The Education Ministry intends to strike back at high school students who use their cellphones to cheat during matriculation exams by blocking the phones’ transmissions during tests.
The drastic move is part of an effort to stamp out to cheating on the tests, following up on a recent drop in the number of disqualified papers in recent years, the ministry said Tuesday.
According to ministry figures for 2009, 11,322 of 1,375,339 students were caught cheating, about 0.82 percent in total. In 2010, the figures improved slightly with 11,256 out of 1,386,404, roughly 0.811 percent. The next year saw a bigger drop with 8,840 out of 1,333,764 exams, about 0.662%, disqualified. Those caught can face up to a three-year ban before they can take the tests again.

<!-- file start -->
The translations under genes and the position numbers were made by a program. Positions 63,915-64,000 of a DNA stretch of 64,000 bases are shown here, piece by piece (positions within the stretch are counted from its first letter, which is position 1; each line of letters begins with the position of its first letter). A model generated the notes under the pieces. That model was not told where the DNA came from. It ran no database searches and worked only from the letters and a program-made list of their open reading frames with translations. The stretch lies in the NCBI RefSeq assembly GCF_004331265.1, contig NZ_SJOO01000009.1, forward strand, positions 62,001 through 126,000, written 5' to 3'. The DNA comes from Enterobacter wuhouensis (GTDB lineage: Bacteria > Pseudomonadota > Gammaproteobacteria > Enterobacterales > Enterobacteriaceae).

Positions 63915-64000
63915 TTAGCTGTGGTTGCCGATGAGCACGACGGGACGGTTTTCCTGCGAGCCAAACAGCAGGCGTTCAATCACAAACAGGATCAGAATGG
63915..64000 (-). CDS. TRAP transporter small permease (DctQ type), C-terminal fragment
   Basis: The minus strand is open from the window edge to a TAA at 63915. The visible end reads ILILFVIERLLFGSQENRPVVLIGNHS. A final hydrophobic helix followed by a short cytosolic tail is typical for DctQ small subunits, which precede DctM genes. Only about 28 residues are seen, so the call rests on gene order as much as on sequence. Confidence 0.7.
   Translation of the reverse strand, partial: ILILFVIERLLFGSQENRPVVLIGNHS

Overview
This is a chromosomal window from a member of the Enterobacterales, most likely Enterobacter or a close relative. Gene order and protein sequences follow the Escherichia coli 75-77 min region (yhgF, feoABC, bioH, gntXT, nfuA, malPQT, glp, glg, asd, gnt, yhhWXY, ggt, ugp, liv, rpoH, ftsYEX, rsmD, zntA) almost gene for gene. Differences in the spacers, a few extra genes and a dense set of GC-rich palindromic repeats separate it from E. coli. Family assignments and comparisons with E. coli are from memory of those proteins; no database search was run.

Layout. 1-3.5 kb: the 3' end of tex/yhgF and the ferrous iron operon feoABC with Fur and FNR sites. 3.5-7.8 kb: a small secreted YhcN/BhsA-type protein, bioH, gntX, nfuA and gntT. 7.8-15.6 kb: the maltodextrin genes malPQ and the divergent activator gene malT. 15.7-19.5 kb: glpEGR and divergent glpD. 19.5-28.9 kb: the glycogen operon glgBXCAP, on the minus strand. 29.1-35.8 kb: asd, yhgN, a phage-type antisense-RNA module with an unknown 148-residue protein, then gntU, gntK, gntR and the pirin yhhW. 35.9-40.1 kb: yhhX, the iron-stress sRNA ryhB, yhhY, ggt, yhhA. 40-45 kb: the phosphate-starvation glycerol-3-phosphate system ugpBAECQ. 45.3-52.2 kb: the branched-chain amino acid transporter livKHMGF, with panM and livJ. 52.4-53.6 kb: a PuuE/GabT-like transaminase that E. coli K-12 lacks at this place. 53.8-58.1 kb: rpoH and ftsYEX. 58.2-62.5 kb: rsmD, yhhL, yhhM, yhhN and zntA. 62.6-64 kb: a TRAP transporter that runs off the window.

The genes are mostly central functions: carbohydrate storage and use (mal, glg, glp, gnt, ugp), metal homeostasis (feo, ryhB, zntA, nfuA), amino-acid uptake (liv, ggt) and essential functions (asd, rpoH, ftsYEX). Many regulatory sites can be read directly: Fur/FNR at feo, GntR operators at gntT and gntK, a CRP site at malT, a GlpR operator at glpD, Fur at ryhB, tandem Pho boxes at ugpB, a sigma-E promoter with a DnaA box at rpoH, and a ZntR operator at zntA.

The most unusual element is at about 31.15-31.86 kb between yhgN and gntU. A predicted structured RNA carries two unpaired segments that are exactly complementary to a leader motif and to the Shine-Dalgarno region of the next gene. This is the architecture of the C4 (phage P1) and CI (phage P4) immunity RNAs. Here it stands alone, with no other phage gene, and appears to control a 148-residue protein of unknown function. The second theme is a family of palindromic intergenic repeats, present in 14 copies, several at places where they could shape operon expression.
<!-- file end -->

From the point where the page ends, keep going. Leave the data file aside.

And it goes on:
“As the education system, we are committed to the future of our children and strictly adhere to values and morals,” said Education Ministry director general Dalit Stauber, who stressed that every instance of copying during a test is fraud.
Education Minister Shai Piron further instructed schools to engage in activities aimed at impressing on pupils the importance of test integrity.
The National Student and Youth Council pointed out in response that students must surrender their cellphones before the exams anyway.
“If the Education Ministry sees fit to take additional measures then we have no objection,” the statement said. “It seems that the Education Ministry is putting in a lot of effort to prevent a problem that hardly exists.”